Problems you can't ignore
MORE MATHEMATICAL CHALLENGES: Problems from the UK Junior Mathematical Olympiad 1989-95. By Tony Gardiner. Cambridge University Press Pounds 6. 95
Tom Roper enjoys compelling questions
I wasn't expecting to enjoy these books. Collections of mathematics problems tend to look boring and may well be boring. I also find maths competitions difficult to come to terms with, although I have set them myself. We don't have a History Olympiad or a Junior Geography Challenge. This is not to decry the element of competition: but in maths it has always been between me and the problem , not between me and a colleague.
In the end, the two books proved irresistible. As I flicked through the pages, problems caught my eye, out came the piece of scrap paper and pencil. Doodles, scrawls, half-remembered formulae were shaped into convincing proofs and arguments. Frustration was eased, perhaps too easily, through the readily available hints.
Looking up the solutions (even if you know it's correct, you like to see whether you agree with the back of the book), I found I had not always seen the problem and attacked it as the solution seemed to imply that I ought. I then needed to wrestle with the two solutions and reconcile the approaches. All of which, I guess, is exactly what the author expected.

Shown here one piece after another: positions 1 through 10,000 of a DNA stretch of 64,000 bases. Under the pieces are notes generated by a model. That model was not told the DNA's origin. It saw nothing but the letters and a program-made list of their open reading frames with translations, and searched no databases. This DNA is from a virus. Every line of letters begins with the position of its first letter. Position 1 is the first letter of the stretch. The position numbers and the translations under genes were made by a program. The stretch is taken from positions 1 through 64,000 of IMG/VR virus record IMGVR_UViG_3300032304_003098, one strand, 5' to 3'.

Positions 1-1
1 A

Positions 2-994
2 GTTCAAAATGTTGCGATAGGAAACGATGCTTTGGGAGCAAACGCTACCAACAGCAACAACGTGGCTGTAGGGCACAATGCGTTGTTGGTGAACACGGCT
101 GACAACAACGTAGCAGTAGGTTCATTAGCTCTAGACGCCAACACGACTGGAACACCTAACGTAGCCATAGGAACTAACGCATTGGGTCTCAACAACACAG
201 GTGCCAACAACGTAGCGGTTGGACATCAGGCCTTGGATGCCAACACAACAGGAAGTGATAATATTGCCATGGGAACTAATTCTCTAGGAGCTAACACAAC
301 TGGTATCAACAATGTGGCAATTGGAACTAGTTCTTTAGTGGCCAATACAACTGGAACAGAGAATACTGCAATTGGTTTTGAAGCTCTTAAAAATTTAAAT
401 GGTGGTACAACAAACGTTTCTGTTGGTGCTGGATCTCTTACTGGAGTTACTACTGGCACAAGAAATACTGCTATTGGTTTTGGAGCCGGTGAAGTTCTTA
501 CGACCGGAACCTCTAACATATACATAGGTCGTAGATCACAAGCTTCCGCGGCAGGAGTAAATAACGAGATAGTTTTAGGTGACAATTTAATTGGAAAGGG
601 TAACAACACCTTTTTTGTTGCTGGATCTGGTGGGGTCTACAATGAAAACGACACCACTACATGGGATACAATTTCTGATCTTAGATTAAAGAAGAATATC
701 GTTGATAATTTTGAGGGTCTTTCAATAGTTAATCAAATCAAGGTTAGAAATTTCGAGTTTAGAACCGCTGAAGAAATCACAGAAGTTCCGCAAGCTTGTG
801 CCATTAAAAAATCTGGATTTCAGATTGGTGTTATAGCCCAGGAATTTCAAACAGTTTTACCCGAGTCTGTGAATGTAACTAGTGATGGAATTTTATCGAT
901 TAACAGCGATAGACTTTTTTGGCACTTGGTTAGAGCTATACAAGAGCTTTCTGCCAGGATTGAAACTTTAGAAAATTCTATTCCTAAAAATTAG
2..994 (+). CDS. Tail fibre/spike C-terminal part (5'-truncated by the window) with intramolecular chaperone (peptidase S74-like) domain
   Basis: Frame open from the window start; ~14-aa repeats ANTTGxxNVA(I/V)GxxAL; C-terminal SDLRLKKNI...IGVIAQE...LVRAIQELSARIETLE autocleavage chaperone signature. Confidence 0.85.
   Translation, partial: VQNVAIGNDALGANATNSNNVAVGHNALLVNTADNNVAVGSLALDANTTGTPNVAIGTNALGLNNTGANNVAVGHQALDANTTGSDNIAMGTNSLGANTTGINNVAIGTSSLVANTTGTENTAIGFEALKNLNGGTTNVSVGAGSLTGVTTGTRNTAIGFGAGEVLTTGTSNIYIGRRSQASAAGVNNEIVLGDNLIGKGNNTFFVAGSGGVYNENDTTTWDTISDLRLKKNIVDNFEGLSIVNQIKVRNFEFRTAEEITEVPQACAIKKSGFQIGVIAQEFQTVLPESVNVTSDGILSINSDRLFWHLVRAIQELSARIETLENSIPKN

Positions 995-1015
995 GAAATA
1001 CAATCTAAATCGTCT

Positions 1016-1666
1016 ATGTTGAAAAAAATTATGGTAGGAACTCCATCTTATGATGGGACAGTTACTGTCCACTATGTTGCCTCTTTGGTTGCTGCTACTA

The intended reader is not somebody like me though, but the student of maths in secondary school who needs something beyond what the normal curriculum and textbooks can offer. The books will only become accessible to students if their teachers take them up, read them as I did and realise that there is a lot of material here to enjoyed, to be grappled with and, as Tony Gardiner points out in one of them, taken and adapted.
However, in preparing the reader for the content of the books, Gardiner pulls no punches in putting over his own view of maths: that it is hard, exacting and exact, but very rewarding.
A further complication in The Mathematical Olympiad Handbook is a section headed, "A little useful mathematics", at the start of the book. Tony Gardiner is quick to warn readers in the preface that they should not read this section but get stuck into the problems and use it only for necessary reference. In my experience, few people read prefaces and the very positioning of this lump of mathematics might well encourage many of the intended readers to plough through it and fail to reach the jewels beyond.
Tom Roper lectures in mathematics education at the University of Leeds